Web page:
Imagine former President Bill Clinton celebrating his birthday in the Oval Office. Then envision your next birthday party and recall your previous one. Do this lying in a functional magnetic resonance imaging (fMRI) machine and you will have an idea of what researchers instructed 12 female and nine male subjects, all right-handed, to do so they could attempt to determine the regions of the brain exclusively used when humans envision specific future events.
Neuroscientists Karl Szpunar, Jason Watson and Kathleen McDermott measured the brain activity of subjects as they performed these and similar tasks. Because people in scanners tend to consider various aspects of their own lives, the researchers explicitly asked subjects to also mull memories of past events. But simply comparing predictions with memories could end up canceling out brain regions employed in both conditions, so researchers added a third: imagining Bill Clinton in the same or similar scenarios. For example, a subject might be asked to recall a previously attended barbecue, imagine a future one as well as picture Clinton at such a cookout.
By canceling out regions that were similarly employed in all three testing scenarios--such as the parts of the brain associated with breathing, seeing, and so on--the neuroscientists uncovered those parts of the brain selectively employed when performing these jobs. Eight different regions displayed extra activity--in other words benefited from increased blood flow--when dealing with imagining the future, including Brodmann's area, the medial posterior parietal cortex and the posterior cerebellum, among others. An additional 15 regions played a role in either remembering the past or imagining the future, including those previously identified as important for remembering locations visited in the past.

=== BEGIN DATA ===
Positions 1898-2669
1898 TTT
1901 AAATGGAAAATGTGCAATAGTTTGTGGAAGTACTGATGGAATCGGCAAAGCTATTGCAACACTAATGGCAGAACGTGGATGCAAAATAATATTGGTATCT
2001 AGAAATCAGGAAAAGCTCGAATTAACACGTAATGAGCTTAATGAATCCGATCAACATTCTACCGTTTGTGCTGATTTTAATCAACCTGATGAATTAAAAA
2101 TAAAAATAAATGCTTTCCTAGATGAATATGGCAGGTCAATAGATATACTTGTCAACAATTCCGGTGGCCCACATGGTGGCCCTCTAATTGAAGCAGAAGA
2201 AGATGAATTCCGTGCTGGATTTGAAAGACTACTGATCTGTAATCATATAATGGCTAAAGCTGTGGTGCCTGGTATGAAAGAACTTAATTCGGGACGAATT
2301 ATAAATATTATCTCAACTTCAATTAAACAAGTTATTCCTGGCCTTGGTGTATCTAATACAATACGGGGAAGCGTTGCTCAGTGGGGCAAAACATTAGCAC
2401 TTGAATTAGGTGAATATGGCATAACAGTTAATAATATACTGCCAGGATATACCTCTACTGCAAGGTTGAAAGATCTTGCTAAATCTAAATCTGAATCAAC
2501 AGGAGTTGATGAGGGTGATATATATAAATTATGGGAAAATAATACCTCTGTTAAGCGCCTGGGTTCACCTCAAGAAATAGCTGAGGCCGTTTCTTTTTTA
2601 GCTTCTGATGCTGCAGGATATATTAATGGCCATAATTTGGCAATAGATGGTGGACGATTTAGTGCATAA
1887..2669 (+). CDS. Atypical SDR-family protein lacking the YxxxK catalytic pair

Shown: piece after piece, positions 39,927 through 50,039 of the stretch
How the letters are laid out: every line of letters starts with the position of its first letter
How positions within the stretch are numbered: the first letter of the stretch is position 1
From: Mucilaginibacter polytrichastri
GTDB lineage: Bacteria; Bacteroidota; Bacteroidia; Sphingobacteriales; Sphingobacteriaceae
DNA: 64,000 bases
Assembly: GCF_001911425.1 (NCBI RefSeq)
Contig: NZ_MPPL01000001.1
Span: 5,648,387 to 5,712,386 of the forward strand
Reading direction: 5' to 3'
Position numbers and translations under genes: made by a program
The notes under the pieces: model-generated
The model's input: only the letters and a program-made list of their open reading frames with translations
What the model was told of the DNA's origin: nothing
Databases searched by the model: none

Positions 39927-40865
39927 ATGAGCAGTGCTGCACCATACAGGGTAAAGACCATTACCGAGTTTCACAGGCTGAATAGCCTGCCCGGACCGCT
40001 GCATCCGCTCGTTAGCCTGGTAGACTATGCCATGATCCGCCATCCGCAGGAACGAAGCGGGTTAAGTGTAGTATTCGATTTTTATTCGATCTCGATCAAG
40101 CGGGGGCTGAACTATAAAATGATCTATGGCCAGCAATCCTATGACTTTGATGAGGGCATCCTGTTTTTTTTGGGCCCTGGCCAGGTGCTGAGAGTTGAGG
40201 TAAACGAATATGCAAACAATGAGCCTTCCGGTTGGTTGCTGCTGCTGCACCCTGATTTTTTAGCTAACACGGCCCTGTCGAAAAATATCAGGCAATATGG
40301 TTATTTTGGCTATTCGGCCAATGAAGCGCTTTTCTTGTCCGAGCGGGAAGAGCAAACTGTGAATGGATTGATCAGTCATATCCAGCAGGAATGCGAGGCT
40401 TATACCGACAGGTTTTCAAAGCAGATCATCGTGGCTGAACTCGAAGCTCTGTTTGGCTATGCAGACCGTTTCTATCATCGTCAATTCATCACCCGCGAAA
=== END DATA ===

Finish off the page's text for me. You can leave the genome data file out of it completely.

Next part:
This seems to suggest that "to effectively generate a plausible image of the future, subjects reactivate images (e.g., visual-spatial context)," the researchers write in a paper published online January 1 in Proceedings of the National Academy of Sciences USA. "Postexperiment questionnaires indicate that while envisioning the future, subjects tended to place those images in the context of familiar places (e.g., home, school) and familiar people (e.g., friends)." In other words, to imagine the future, we remember the past and put our projection in that context.
Because none of the subjects had actual experience with Bill Clinton, imagining him did not benefit from such memories, though many could picture the environs in which he would find himself. As one subject put it: "I see Bill Clinton at a party in the White House, alongside several faceless senators." These faceless senators, and the subjects who imagined them, however, have given at least a preliminary indication of where future research into the brain regions associated with picturing what will come might delve.